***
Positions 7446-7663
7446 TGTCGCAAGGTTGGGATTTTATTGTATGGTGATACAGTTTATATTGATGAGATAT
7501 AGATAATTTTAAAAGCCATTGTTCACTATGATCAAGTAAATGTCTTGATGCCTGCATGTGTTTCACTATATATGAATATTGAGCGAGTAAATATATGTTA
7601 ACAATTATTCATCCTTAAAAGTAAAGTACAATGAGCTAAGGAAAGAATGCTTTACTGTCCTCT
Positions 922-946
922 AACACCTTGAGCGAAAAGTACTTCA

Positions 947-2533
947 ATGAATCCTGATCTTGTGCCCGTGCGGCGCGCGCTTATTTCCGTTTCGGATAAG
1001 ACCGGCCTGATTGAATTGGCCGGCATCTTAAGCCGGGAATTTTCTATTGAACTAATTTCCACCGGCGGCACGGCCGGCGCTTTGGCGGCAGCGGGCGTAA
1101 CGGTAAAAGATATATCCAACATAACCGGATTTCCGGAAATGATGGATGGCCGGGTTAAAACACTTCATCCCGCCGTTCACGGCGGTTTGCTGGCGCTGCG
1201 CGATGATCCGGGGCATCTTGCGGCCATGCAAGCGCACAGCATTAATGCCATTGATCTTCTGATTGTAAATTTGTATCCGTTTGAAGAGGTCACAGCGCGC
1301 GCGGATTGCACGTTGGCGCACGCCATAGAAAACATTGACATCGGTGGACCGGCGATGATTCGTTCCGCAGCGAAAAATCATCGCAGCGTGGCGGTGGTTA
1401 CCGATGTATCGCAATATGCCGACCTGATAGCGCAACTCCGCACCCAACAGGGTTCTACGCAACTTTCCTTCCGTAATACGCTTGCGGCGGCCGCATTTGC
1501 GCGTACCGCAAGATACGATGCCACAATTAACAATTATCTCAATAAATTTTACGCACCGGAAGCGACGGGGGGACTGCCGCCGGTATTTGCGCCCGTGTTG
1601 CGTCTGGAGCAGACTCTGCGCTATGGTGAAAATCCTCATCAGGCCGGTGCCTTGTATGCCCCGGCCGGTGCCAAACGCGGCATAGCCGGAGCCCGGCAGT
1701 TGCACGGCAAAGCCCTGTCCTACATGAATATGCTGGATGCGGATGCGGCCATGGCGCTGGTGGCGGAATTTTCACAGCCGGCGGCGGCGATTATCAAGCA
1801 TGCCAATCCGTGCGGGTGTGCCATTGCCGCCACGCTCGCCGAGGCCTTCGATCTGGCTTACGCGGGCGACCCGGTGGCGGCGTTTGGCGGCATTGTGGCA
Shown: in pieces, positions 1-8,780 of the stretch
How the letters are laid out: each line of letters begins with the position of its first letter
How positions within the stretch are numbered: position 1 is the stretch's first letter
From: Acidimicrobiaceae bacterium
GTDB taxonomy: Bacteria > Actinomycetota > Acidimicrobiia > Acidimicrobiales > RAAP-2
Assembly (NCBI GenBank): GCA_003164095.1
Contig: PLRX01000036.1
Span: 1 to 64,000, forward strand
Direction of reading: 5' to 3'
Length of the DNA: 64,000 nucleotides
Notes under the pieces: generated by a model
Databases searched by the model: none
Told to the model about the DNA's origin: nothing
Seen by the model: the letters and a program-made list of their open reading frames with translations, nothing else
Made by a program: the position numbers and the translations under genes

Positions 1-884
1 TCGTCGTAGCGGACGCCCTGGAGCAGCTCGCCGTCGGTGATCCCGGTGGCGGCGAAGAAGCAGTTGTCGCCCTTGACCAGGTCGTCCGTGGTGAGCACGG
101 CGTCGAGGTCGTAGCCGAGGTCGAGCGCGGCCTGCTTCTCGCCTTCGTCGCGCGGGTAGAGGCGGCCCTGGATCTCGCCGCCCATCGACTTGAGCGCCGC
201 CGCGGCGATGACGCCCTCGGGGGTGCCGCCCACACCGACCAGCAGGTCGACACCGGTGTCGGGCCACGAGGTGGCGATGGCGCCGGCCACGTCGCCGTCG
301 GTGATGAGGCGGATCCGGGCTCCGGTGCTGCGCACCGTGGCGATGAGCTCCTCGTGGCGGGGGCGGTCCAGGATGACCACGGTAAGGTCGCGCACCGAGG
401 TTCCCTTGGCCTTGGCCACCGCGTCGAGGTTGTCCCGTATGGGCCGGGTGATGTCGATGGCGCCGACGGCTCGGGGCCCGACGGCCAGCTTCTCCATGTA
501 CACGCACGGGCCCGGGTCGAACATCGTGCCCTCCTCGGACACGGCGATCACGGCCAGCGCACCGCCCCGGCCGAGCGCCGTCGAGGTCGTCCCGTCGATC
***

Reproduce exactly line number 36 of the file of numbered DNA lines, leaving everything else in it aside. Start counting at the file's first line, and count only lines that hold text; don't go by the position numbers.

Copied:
201 CGCGGCGATGACGCCCTCGGGGGTGCCGCCCACACCGACCAGCAGGTCGACACCGGTGTCGGGCCACGAGGTGGCGATGGCGCCGGCCACGTCGCCGTCG